The other night, as my husband was channel surfing, he flipped onto PBS “Frontline” just as the opening credits were scrolling down the screen. A program called “The Retirement Gamble” was just beginning. That got our attention.
The program was about the decline of defined-benefit plans and the rise of 401(k) plans, but perhaps the greatest takeaway was about how important it is to be mindful of fees that you are charged on your retirement plan and to have a plan for retirement.
We have a retirement crisis in this country, and there’s a lot of reasons for that. One is that retirement saving has changed dramatically in the past few decades — not because of the stock market highs and lows, but because of the nature of retirement plans.
In 1970, the proportion of workers covered by a defined-benefit plan in the private sector was 40 percent. By 2011, that figure had fallen to just 3 percent. At the same time the number of people with a defined-contribution plan, a 401(k) plan, has risen from 7 percent to 31 percent.
What does that mean? It means that fewer workers will have in the future two guaranteed sources of income — the employer-sponsored pension and Social Security.
But that’s not all. Another reason for this crisis is reflected in statistics from the Labor Department that show that only half of all Americans have an employer-sponsored retirement plan at all.
In other words, a lot of Americans do not have a way to save for retirement at work. They must save voluntarily on their own, and while there are ways to do that, the truth is that most people don’t save outside of work.
One statistic from the “Frontline” program: One-third of all Americans have no retirement savings at all.
Another reason is that those who do save at work are, on average, paying high fees to do so. In some cases, when you take into account administrative fees, expense ratios (that’s investment-speak for mutual-fund fees) and other management fees, the figure can be 1 percent, 2 percent or more of your retirement savings.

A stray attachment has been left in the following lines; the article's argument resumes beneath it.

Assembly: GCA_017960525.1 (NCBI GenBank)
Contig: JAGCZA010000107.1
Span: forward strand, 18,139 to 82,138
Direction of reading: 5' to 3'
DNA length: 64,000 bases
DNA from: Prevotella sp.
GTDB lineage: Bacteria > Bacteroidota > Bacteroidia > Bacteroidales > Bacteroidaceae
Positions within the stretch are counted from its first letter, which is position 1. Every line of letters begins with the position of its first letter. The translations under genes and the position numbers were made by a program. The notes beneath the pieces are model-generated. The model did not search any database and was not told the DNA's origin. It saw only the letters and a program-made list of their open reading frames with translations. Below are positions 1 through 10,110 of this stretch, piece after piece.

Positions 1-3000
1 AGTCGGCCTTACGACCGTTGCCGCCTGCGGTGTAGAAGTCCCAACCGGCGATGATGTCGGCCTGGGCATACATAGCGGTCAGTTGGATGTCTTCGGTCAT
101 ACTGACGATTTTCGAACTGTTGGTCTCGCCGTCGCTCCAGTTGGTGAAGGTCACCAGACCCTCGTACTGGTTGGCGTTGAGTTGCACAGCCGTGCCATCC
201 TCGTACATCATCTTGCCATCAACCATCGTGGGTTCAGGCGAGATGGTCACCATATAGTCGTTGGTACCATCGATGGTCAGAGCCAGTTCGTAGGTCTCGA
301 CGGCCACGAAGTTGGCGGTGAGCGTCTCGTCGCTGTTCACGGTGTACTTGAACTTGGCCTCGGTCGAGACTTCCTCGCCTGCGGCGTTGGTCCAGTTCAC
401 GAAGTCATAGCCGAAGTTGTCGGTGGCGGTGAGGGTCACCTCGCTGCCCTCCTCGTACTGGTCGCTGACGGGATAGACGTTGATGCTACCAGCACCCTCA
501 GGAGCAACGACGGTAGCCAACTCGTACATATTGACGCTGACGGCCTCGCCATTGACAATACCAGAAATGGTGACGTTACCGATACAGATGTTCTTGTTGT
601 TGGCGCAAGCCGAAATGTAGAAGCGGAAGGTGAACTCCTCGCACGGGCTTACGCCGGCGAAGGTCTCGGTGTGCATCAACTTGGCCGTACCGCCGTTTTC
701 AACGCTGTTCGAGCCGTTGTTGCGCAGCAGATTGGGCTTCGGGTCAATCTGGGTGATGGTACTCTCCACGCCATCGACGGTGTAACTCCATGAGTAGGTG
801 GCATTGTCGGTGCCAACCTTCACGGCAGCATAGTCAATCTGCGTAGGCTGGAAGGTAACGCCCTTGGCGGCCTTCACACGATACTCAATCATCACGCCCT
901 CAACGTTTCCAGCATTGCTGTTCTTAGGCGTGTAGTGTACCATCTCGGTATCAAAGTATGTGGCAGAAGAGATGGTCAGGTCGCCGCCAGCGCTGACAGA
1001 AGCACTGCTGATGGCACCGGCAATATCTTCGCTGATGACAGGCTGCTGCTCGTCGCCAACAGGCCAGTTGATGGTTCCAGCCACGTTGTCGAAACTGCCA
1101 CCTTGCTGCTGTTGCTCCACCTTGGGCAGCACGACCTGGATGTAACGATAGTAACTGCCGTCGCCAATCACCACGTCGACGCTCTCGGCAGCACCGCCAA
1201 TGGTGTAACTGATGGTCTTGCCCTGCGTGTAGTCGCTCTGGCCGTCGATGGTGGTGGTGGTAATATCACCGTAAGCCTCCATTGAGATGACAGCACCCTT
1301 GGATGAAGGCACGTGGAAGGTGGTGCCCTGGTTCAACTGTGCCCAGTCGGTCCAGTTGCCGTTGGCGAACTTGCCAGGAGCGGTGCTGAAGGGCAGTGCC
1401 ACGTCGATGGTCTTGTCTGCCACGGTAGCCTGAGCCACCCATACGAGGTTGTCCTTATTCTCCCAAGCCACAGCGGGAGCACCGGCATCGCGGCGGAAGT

Jack Bogle, the man behind the Vanguard Funds and a strong proponent of index funds versus actively managed funds (those are funds that essentially mimic an index like the Standard and Poor’s 500 rather than having a manager who makes investment decisions according to defined criteria) offered an interesting point on why fees matter.
If you take a retirement account and assume a 7 percent annualized rate of return and you subtract 2 percent in fees, you are left with a return of 5 percent. Over the course of 50 years (meaning you are saving for retirement from your early 20s to your retirement years), you will have given up 63 percent to fees versus what you would have kept for your retirement.
Bogle called it the “tyranny of compounding costs.” While none of the people “Frontline” interviewed from the brokerage industry could offer a response to his figures, clearly they were uncomfortable with the assertion.
Most Americans must take control of their own retirement destiny. You need to be paying attention and saving.
When I was 20, the last thing on my mind was saving for retirement. When I was 25, I got a job at a business that had a retirement plan. Looking back, I realize now that was truly a gift because it got me on the right road to saving.
I don’t have room here to fully explain all I’d like, but I would encourage you to watch www.pbs.org/wgbh/pages/frontline/retirement-gamble/.
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